just slows us down, and if we had one of those bigger houses I've coveted,
I'd only have to buy more furniture for it, spend more on maintenance . . .
oh, why bother! Gimme a cabin in the woods . . . with modern plumbing, please.
It is our 21st year in our "starter home." We purchased it on a 30-year
mortgage, paid it off in 10 years, and stayed. The thought of having a mortgage
again makes me shudder. At some point, you run into that "not
enough room" scenario that makes you evaluate the baggage that comprises
your possessions. In a smaller home, that happens sooner, which I like. The
key is to replace the problem statement, "not enough space" with the
more-correct, "too much stuff."I had a chuckle at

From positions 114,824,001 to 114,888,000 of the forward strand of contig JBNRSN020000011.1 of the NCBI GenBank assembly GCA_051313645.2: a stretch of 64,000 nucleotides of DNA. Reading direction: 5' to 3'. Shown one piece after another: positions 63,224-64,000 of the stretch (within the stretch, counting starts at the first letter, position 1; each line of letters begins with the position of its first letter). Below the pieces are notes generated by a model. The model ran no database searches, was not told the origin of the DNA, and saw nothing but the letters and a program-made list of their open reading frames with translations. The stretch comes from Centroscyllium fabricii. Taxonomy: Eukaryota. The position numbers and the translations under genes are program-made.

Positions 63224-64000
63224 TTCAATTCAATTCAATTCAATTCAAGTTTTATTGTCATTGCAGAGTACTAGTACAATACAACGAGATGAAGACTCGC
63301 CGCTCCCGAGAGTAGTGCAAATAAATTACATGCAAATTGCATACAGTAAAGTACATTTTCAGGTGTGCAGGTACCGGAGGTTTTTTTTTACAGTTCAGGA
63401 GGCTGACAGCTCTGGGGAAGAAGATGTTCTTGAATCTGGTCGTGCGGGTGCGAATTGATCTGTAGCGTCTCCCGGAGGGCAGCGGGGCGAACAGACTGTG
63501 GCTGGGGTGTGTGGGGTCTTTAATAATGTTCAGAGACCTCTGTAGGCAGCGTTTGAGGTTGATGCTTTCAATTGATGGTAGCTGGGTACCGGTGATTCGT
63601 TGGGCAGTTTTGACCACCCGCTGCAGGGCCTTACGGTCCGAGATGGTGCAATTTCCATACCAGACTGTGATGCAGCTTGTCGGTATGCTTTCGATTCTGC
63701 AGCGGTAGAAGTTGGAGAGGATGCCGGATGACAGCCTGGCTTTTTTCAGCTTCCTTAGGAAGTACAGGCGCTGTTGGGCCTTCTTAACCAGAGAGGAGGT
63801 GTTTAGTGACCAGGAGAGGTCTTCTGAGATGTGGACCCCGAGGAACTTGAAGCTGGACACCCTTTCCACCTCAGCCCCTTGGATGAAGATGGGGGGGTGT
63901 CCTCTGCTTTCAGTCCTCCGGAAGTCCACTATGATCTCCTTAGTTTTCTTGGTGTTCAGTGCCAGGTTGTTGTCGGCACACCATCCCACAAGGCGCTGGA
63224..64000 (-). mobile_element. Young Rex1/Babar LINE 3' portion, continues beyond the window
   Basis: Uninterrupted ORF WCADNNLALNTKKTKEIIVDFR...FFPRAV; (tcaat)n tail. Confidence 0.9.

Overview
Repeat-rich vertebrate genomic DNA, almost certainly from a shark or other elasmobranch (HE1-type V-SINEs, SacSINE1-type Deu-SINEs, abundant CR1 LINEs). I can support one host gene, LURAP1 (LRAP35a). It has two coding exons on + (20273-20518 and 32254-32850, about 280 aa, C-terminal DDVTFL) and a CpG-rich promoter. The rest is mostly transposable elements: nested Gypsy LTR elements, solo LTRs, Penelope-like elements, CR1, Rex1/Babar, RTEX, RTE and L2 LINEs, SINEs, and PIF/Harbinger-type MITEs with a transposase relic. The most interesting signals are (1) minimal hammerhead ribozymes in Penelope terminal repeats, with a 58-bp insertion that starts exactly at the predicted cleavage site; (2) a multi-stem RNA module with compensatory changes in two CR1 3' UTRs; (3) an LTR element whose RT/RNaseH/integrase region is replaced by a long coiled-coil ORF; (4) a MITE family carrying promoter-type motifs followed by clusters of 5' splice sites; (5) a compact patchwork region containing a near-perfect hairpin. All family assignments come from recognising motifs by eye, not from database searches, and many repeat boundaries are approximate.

Sally's comment about the three-car garage. Then I remembered thinking
recently it was hard to find a modest home with RV parking, and had a chuckle at
myself. It all ties back to the same lessons."Stuff" is an
excellent trap. A place for your money to go that could have gone somewhere
else, then it needs stored and maintained--more money and time to pour into it.
All for something that probably has zero Eternal value in and of itself.Moth and rust...treasures in heaven...good lessons for us all.
Small, medium, or large is totally up to the family that is buying a home. Each
individual buying needsto do some research and prayerfully make that
decision. For some reason when I stand before the Lord Idon't think
one of his questions will be "What kind of house I lived in" but more on
the lines of "How did I teatmy family, neighbors, etc." Even